Figure 2
Histological changes of articular cartilage and subchondral bone by Safranin O staining.

Histological analysis of subchondral bone

To evaluate the changes of subchondral bone, the thickness of subchondral bone plate (SBP) with H&E staining was measured. The OA group showed a significant thinner in SBP compared to the sham control, OA + ALN, and OA + loading groups (P < 0.001). However, the thickness of SBP is significantly increased by treating with alendronate and knee loading (P < 0.01, and P < 0.001; Fig. 1D,F).

In the sections stained with Safranin O (Fig. 2A), the ratio of trabecular bone area to total tissue area (B.Ar/T.Ar) was detected to evaluate subchondral bone volume fraction. The OA group exhibited a lower B.Ar/T.Ar ratio (P < 0.001) compared to the sham control. However, both alendronate and knee loading had significant effects on increasing B.Ar/T.Ar (P < 0.001, and P < 0.01; Fig. 2C).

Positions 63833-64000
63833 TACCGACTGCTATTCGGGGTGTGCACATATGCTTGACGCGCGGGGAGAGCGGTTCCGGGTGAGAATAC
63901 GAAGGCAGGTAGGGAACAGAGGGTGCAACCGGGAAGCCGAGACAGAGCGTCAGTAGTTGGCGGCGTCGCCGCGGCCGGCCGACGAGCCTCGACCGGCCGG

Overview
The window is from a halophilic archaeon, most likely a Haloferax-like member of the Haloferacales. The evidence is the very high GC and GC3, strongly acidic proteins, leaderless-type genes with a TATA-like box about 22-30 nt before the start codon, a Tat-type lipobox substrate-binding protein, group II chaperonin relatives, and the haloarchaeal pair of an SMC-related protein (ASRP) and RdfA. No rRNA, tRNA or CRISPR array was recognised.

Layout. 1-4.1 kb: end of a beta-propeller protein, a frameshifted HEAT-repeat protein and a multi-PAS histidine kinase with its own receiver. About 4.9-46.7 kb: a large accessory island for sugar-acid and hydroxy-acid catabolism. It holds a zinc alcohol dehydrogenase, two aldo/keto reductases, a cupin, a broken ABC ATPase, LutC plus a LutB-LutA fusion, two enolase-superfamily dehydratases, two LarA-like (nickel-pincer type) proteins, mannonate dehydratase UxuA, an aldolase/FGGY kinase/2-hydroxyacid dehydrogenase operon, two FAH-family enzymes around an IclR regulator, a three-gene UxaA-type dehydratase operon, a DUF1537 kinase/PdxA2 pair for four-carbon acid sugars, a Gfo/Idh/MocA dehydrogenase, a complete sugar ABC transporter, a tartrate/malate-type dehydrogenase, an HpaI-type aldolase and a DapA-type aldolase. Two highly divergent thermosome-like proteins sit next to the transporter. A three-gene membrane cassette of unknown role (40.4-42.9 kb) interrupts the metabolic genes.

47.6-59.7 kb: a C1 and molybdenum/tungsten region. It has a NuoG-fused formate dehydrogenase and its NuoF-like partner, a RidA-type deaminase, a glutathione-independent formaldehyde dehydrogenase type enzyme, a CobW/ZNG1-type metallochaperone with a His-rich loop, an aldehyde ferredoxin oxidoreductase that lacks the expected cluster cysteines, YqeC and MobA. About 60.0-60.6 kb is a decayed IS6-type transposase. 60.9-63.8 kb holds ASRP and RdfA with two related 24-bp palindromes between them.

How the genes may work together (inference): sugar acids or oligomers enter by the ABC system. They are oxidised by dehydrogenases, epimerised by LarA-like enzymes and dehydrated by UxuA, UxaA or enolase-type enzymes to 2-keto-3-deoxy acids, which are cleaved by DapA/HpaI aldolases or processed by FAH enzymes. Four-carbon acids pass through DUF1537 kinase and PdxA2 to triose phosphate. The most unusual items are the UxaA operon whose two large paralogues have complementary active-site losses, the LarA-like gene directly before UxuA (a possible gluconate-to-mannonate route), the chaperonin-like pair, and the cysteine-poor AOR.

In according with histological change in cartilage and subchondral bone of OA by knee loading, the phosphorylation levels of p38 MAPK (p-p38) and NFκB (p-NFκB) were also increased in the development of OA. However, the expression of p-p38 and p-NFκB were significantly decreased by knee loading (Supplementary Fig. S1).

Changes of osteoclast activity in subchondral bone

TRAP staining showed that osteoclasts in the subchondral bone were stained red in the surface of trabecular bone (black arrows), and OA mice showed the most TRAP positive cells among these 4 groups (Fig. 3A,B).

Figure 3
Effects of knee loading on osteoclast activity in subchondral bone and bone marrow-derived cells.

Quantified data showed that Oc.S/BS (Osteoclast surface/Bone surface) in the subchondral bone region was significantly increased in the OA group compared to the sham control (P < 0.001), which was decreased in the OA + ALN group and OA + loading group (both P < 0.001; Fig. 3E).

Changes of osteoclast formation, migration and adhesion